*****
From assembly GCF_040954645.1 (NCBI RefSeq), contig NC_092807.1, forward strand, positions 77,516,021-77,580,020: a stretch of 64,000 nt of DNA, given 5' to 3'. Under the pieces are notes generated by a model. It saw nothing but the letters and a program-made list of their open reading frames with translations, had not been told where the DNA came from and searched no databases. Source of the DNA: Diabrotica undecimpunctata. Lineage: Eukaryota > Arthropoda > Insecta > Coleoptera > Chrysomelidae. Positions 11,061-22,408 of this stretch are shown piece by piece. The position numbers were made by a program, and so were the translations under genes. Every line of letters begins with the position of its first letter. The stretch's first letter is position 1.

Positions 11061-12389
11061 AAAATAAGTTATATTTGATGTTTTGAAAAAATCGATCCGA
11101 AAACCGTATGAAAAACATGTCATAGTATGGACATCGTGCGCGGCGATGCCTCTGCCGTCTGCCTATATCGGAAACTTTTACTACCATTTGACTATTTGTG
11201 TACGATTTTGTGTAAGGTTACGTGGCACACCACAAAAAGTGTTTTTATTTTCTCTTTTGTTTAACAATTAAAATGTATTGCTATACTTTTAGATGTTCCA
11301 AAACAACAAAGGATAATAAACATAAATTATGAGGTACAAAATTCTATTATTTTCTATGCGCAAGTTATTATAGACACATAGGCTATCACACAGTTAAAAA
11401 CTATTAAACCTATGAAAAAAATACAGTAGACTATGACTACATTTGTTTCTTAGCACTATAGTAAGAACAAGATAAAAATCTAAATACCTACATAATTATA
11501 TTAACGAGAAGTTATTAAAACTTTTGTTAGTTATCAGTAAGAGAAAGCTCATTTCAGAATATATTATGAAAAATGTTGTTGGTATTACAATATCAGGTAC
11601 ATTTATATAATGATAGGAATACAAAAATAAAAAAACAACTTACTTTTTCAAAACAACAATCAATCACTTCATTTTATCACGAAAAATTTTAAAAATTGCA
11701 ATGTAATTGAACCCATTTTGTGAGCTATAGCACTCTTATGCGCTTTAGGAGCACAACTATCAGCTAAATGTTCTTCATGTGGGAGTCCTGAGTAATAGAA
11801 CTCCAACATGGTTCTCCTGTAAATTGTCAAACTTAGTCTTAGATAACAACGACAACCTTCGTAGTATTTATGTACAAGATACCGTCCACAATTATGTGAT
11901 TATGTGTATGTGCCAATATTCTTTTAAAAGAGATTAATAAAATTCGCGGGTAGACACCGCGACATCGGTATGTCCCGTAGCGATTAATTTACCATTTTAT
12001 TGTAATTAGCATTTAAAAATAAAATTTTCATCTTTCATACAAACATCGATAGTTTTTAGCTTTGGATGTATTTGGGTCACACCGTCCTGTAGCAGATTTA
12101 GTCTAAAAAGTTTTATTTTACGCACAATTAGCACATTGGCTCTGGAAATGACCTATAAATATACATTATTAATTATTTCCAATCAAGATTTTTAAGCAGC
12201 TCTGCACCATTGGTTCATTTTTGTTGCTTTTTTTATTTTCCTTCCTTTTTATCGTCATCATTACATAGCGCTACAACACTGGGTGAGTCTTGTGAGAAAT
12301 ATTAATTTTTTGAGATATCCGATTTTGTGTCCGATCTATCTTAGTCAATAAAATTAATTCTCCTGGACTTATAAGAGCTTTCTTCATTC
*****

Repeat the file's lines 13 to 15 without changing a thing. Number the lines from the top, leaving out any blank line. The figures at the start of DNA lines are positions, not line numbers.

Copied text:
12001 TGTAATTAGCATTTAAAAATAAAATTTTCATCTTTCATACAAACATCGATAGTTTTTAGCTTTGGATGTATTTGGGTCACACCGTCCTGTAGCAGATTTA
12101 GTCTAAAAAGTTTTATTTTACGCACAATTAGCACATTGGCTCTGGAAATGACCTATAAATATACATTATTAATTATTTCCAATCAAGATTTTTAAGCAGC
12201 TCTGCACCATTGGTTCATTTTTGTTGCTTTTTTTATTTTCCTTCCTTTTTATCGTCATCATTACATAGCGCTACAACACTGGGTGAGTCTTGTGAGAAAT